For most people Full Frame makes no sense. But a lot of Very Serious Photo Enthusiasts think they need Full Frame. And CaNiSony marketing wants you to buy FF.
Do you shoot landscape and print really, really HUGE Then you need something like a Nikon D800E. At 13x19 even a pro-pixl-peeper will have a hard time telling what camera was used (M4/3, APS-C or FF).
Sorry, but this is a pretty narrow notion of why people want FF. Here are a number of legit reasons why FF is appealing even to non-pro/non-Very Serious Photo Enthusisasts:
- Better results when cropping images. Bigger sensor means you can extract a portion of an image and still retain better IQ than with a comparable APS-C. I mean, essentially what a APS-C is is a cropped sensor, so cropping an image from a crop sensor is losing that much more detail. In other words, maybe you don't need a 13x19 print, but if you want a 11x14 of a portion of an image (think about cropping a landscape image to portrait orientation), you're better off with FF. Personally, I've had plenty of shots where I crop 1/3 or more of the original image away, and I want the resultant image to look good at large print sizes. That is more likely to happen with FF
- No crop factor for wider angles. This is a big one for anyone who does landscape, architecture, and/or travel photography. An APS-C sensor with a somewhat wide lens (say, 24mm) gives the equivalent of a 39mm lens on a FF body. I dunno about you, but I've had plenty of occasions where I needed a wide angle better than 39mm. For landscape photography, if you're good with setup and software, you can stitch multiple images together. Or you can plow more money into wider-angle glass. But ultimately, the $ difference between a 6D and whatever high-end APS-C body you like is going to be a lot less than the price difference between a good 24mm lens and a 16mm lens (16mm on a crop is roughly 24mm on a FF).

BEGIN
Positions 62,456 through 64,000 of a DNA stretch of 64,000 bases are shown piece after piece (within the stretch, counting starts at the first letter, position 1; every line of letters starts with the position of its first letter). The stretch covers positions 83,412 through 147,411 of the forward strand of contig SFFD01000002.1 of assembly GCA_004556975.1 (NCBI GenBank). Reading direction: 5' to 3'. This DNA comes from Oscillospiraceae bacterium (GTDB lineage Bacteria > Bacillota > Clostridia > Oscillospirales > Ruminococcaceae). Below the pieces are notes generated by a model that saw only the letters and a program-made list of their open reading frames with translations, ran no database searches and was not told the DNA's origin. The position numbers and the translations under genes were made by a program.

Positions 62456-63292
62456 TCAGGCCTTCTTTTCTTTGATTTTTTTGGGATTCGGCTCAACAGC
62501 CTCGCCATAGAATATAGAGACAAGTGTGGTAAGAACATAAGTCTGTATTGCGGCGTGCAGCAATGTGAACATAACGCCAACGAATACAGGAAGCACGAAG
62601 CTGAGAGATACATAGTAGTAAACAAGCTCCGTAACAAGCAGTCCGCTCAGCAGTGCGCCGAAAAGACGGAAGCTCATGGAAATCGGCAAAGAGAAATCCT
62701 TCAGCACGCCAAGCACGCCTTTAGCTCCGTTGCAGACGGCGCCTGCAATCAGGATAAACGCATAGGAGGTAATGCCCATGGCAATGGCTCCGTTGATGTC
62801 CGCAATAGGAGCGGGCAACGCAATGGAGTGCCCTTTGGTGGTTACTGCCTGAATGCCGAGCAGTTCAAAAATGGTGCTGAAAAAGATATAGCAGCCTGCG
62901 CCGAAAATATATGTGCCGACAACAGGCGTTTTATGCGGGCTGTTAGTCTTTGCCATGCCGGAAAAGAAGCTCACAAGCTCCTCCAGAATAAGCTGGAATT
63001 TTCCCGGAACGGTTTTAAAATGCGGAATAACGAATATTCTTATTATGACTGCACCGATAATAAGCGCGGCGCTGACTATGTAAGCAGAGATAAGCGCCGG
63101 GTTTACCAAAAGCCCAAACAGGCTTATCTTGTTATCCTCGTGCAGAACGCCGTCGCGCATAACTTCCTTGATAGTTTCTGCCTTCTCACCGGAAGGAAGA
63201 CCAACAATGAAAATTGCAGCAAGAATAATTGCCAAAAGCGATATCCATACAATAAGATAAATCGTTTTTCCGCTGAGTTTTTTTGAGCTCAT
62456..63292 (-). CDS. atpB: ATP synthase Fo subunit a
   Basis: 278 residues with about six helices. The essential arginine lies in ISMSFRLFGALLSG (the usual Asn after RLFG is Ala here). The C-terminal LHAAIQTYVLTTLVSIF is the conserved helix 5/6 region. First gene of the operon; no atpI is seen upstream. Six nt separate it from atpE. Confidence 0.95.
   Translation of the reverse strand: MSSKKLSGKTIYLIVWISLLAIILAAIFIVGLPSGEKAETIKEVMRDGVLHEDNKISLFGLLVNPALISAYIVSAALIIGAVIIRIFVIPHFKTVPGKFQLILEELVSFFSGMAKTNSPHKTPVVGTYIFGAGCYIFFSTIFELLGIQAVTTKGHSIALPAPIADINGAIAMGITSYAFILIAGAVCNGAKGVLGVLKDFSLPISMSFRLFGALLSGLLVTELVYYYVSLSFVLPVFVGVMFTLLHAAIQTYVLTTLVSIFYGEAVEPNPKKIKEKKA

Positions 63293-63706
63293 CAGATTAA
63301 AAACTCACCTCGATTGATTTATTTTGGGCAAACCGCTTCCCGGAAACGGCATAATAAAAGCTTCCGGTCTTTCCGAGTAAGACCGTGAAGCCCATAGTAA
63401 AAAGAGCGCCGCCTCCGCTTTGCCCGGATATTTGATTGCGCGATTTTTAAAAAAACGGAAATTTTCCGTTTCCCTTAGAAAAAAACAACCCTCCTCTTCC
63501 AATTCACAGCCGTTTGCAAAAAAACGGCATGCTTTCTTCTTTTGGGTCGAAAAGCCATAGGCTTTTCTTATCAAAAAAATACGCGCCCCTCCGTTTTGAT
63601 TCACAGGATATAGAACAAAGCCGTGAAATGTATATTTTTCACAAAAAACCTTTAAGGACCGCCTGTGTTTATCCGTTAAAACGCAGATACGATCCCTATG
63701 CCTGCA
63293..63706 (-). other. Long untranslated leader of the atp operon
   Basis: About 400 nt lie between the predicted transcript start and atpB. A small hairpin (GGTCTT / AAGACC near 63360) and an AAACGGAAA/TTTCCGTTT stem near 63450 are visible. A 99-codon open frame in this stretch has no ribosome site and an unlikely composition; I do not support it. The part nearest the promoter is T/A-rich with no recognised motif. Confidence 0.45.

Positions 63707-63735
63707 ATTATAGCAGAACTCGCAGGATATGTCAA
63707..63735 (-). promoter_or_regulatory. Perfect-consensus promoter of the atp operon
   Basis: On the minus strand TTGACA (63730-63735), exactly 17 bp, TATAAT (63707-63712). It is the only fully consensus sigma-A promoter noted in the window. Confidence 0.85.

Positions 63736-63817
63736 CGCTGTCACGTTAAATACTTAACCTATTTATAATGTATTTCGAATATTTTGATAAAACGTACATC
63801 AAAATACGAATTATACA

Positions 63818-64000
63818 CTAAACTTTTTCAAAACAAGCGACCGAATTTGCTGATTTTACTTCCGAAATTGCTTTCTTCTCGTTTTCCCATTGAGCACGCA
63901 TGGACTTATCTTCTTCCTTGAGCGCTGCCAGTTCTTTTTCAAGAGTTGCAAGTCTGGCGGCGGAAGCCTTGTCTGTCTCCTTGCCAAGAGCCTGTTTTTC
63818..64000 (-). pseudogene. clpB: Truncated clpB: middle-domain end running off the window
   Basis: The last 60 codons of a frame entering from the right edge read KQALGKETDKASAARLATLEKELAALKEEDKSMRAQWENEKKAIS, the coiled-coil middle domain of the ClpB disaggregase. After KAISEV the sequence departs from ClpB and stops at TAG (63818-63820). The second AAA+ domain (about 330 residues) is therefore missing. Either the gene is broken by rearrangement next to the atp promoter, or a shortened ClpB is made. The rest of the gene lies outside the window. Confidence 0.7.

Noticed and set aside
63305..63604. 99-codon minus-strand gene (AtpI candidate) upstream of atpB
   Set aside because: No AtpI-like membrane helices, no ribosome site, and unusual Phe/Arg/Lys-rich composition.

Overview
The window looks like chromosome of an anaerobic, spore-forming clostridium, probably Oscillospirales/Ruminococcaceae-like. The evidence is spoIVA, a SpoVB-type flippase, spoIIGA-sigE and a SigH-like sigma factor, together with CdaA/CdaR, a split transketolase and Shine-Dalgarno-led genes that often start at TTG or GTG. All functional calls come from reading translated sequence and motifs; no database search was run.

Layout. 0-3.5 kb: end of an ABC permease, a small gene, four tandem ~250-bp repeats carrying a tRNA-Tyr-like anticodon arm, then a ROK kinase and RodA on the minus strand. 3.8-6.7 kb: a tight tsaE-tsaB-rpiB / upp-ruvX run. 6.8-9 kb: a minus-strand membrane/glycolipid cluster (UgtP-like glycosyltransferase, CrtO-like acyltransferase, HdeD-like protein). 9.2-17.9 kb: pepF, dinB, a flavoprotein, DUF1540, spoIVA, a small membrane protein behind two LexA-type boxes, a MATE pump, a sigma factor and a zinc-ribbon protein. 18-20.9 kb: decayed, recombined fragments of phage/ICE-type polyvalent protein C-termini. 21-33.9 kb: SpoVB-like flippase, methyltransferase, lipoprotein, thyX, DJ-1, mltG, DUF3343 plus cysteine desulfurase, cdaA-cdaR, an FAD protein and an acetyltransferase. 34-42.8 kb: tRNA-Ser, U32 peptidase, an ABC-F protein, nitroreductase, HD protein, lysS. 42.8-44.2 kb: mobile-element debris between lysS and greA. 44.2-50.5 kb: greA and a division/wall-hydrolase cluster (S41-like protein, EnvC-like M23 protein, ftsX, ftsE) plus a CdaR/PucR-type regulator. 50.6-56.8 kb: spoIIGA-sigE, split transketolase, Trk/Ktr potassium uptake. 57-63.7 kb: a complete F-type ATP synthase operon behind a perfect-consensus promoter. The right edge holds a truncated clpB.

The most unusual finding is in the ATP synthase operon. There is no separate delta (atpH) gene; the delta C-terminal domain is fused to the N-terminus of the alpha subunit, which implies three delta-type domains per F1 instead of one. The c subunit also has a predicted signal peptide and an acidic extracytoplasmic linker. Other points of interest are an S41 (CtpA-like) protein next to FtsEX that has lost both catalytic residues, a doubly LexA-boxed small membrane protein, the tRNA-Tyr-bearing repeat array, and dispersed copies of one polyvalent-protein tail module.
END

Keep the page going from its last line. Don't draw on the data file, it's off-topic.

- Related to #1, you don't "lose" reach with a FF. An APS-C sensor crops the amount of the image that the sensor captures, so your 200mm tele on an APS-C isn't really a 320mm--you can get the same effect by simply taking the same shot on a FF and cropping. Or, if you REALLY want that "reach," shell out for an extender. Yes, pixel density is higher on APS-C sensors... but that's not always a good thing, because...
- DLA. The worst FF DLA is f/9.1 (1DM4), and most of the up-to-date models don't have DLA issues until f/10 or so. APS-C sensors, with their smaller pixel sizes, start bumping up against DLA around f/6.9. So if you shoot with smaller apertures on an APS-C body, you're going to start losing detail because of the "advantage" of the smaller pixels. Get a decent long lens with a widest aperture of f/5.6. Put a 1.4x extender on it. If you stop down for whatever reason, on an APS-C body you're going to start losing IQ.
So yeah, I think APS-C has limitations that aren't restricted to a subset of photographers. If you want to get the full benefit of wide-angle glass, if you often crop images and want the crops to retain their quality even at decently large sizes, and/or if you shoot with narrower apertures and want to retain the sharpness and IQ you get with wider apertures, then FF makes a lot of sense. It's not all about the size of the prints, and reducing it to that is just plain wrong.
And for me, I grew up shooting film, manually metering and focusing. A slower/less-precise AF system is an easy trade-off for me. I'd rather have a superior (sized) sensor and compromised AF than a sensor that results in IQ compromises, but a nicer AF.